Ch 34: Prentice Hall Biology Chapter 34: Animal Behavior

About This Chapter

The Animal Behavior chapter of this Prentice Hall Biology Textbook Companion Course helps students learn essential biology lessons of animal behavior. Each of these simple and fun video lessons is about five minutes long and is sequenced to align with the Animal Behavior textbook chapter.

How it works:

  • Identify the lessons in Prentice Hall Biology's Animal Behavior chapter with which you need help.
  • Find the corresponding video lessons within this companion course chapter.
  • Watch fun videos that cover the animal behavior topics you need to learn or review.
  • Complete the quizzes to test your understanding.
  • If you need additional help, re-watch the videos until you've mastered the material or submit a question for one of our instructors.

Students will learn:

  • Innate behavior, including reflexes, kineses and taxes
  • Learned behavior, including imprinting, habituation, conditioning
  • Classical conditioning vs. operant conditioning
  • Temporal isolation
  • The cost-benefit of social behavior such as altruism and kin selection
  • Animal communication methods, including chemical, visual and electrical signals.

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6 Lessons in Chapter 34: Prentice Hall Biology Chapter 34: Animal Behavior
Test your knowledge with a 30-question chapter practice test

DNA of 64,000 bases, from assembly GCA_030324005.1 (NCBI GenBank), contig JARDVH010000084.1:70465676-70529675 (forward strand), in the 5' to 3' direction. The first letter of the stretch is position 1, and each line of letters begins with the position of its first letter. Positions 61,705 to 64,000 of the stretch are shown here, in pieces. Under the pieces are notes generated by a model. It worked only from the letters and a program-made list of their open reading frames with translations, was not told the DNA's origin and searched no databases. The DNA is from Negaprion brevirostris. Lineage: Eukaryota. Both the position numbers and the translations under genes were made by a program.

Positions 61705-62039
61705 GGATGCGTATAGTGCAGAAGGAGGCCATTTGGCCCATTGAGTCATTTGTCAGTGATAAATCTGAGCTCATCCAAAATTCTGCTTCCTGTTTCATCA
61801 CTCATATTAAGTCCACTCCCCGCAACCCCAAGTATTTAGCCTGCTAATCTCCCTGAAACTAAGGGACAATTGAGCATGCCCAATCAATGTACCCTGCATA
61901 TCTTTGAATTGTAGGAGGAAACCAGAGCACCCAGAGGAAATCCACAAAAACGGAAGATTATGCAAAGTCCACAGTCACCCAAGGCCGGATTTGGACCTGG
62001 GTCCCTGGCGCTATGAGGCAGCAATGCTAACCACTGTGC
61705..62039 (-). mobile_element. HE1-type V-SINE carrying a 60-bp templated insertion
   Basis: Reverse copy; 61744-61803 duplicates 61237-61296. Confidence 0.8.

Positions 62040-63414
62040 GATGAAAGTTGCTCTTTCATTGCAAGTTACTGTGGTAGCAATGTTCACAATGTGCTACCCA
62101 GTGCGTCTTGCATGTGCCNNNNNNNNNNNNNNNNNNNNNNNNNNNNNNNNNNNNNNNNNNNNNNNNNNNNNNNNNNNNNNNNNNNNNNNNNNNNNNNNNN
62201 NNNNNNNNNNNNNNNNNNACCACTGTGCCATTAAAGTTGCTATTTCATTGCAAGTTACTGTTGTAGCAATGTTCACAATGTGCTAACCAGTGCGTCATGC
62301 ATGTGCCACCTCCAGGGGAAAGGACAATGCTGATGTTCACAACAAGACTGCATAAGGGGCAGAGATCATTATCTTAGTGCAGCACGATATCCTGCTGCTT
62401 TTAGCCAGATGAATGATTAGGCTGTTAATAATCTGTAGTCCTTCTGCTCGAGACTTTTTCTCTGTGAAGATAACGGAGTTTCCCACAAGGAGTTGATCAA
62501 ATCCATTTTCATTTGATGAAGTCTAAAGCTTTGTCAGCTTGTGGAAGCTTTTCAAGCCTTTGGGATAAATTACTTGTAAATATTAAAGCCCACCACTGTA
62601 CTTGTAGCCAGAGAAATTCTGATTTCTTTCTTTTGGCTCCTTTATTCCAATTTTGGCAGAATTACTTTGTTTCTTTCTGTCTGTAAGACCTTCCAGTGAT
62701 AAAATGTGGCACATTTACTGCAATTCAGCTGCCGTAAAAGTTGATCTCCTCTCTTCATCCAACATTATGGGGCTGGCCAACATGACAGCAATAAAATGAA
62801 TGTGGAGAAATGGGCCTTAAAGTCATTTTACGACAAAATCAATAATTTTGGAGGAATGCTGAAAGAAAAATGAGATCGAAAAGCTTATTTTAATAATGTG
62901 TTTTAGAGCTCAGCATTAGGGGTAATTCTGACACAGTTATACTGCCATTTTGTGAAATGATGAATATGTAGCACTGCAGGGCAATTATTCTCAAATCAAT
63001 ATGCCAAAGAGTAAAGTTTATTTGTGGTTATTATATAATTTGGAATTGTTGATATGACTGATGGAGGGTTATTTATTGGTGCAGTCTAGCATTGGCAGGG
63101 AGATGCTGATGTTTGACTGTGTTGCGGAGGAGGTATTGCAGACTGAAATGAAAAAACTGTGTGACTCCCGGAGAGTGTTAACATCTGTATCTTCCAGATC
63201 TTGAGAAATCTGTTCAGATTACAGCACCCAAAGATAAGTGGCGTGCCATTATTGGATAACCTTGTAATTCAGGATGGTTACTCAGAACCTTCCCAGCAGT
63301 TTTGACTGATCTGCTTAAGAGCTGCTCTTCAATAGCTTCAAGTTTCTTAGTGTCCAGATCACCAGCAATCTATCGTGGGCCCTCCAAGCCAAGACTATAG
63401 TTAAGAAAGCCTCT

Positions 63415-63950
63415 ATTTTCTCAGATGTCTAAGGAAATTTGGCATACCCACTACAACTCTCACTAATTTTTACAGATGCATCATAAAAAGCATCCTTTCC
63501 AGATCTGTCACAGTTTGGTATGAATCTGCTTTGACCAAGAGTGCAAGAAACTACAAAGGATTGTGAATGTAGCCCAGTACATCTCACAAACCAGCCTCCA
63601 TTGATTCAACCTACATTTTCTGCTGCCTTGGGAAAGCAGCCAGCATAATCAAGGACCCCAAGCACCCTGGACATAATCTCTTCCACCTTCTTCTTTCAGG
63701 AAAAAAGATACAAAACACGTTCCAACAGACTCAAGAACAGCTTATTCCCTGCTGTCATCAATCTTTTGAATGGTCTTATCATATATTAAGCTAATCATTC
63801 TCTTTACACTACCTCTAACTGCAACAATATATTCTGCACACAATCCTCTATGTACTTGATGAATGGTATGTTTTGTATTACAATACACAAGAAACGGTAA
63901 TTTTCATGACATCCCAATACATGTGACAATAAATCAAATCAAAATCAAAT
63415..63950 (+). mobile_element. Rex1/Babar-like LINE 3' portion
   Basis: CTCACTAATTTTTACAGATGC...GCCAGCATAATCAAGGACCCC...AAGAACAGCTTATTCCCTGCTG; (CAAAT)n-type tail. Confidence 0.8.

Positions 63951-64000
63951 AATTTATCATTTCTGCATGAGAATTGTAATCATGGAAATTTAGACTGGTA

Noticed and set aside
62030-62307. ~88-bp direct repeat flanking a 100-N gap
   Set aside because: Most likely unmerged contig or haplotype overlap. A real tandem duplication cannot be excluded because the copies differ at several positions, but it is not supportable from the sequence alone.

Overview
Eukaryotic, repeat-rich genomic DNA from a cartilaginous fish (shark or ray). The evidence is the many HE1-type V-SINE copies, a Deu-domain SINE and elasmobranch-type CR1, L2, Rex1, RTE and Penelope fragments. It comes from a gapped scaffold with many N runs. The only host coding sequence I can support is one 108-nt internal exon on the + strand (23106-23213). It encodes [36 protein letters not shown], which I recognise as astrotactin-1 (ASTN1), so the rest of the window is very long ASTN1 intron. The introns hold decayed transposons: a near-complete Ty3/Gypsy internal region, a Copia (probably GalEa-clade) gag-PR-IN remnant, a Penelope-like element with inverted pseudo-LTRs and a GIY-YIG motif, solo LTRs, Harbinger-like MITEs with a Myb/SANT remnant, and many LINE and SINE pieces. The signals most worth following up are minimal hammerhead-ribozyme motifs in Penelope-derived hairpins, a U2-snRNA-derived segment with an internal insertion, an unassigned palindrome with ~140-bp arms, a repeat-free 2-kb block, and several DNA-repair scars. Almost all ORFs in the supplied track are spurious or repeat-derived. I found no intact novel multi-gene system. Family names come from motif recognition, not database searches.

Innate Behavior: Reflexes, Kineses and Taxes

1. Innate Behavior: Reflexes, Kineses and Taxes

When there is a loud sound, you quickly jump without thinking. This is because this reflex is an innate, or inherited, behavior. In this lesson, we will look at reflexes as well as several other types of innate behaviors.

Learned Behavior: Imprinting, Habituation and Conditioning

2. Learned Behavior: Imprinting, Habituation and Conditioning

Ever wonder why it is easier to train your dog when you give him a treat every time he does something correct? In this lesson we will take a look at conditioning as well as several other forms of learned behavior.

Classical Conditioning vs. Operant Conditioning: Differences and Examples

3. Classical Conditioning vs. Operant Conditioning: Differences and Examples

This lesson will compare classical conditioning and operant conditioning. Examples are provided and key terms associated with each type of learning are defined.

Temporal Isolation: Example & Definition

4. Temporal Isolation: Example & Definition

What prevents species that are closely related from mating with each other? Temporal isolation is an evolutionary mechanism that keeps individuals of different species from interbreeding, even if they live in the same environment.

Social Behavior: The Cost-Benefit of Altruism and Kin Selection

5. Social Behavior: The Cost-Benefit of Altruism and Kin Selection

Ever wonder why people are more likely to help their relatives than complete strangers? Social behavior can help explain this and other actions. Let's look at the cost of certain behaviors.

How Animals Communicate: Chemical, Visual & Electrical Signals

6. How Animals Communicate: Chemical, Visual & Electrical Signals

Animals use a variety of different signals to communicate with each other. In this lesson you'll identify the different types of communication signals and the situations in which they might be most useful.

Chapter Practice Exam
Test your knowledge of this chapter with a 30 question practice chapter exam.
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Practice Final Exam
Test your knowledge of the entire course with a 50 question practice final exam.
Not Taken

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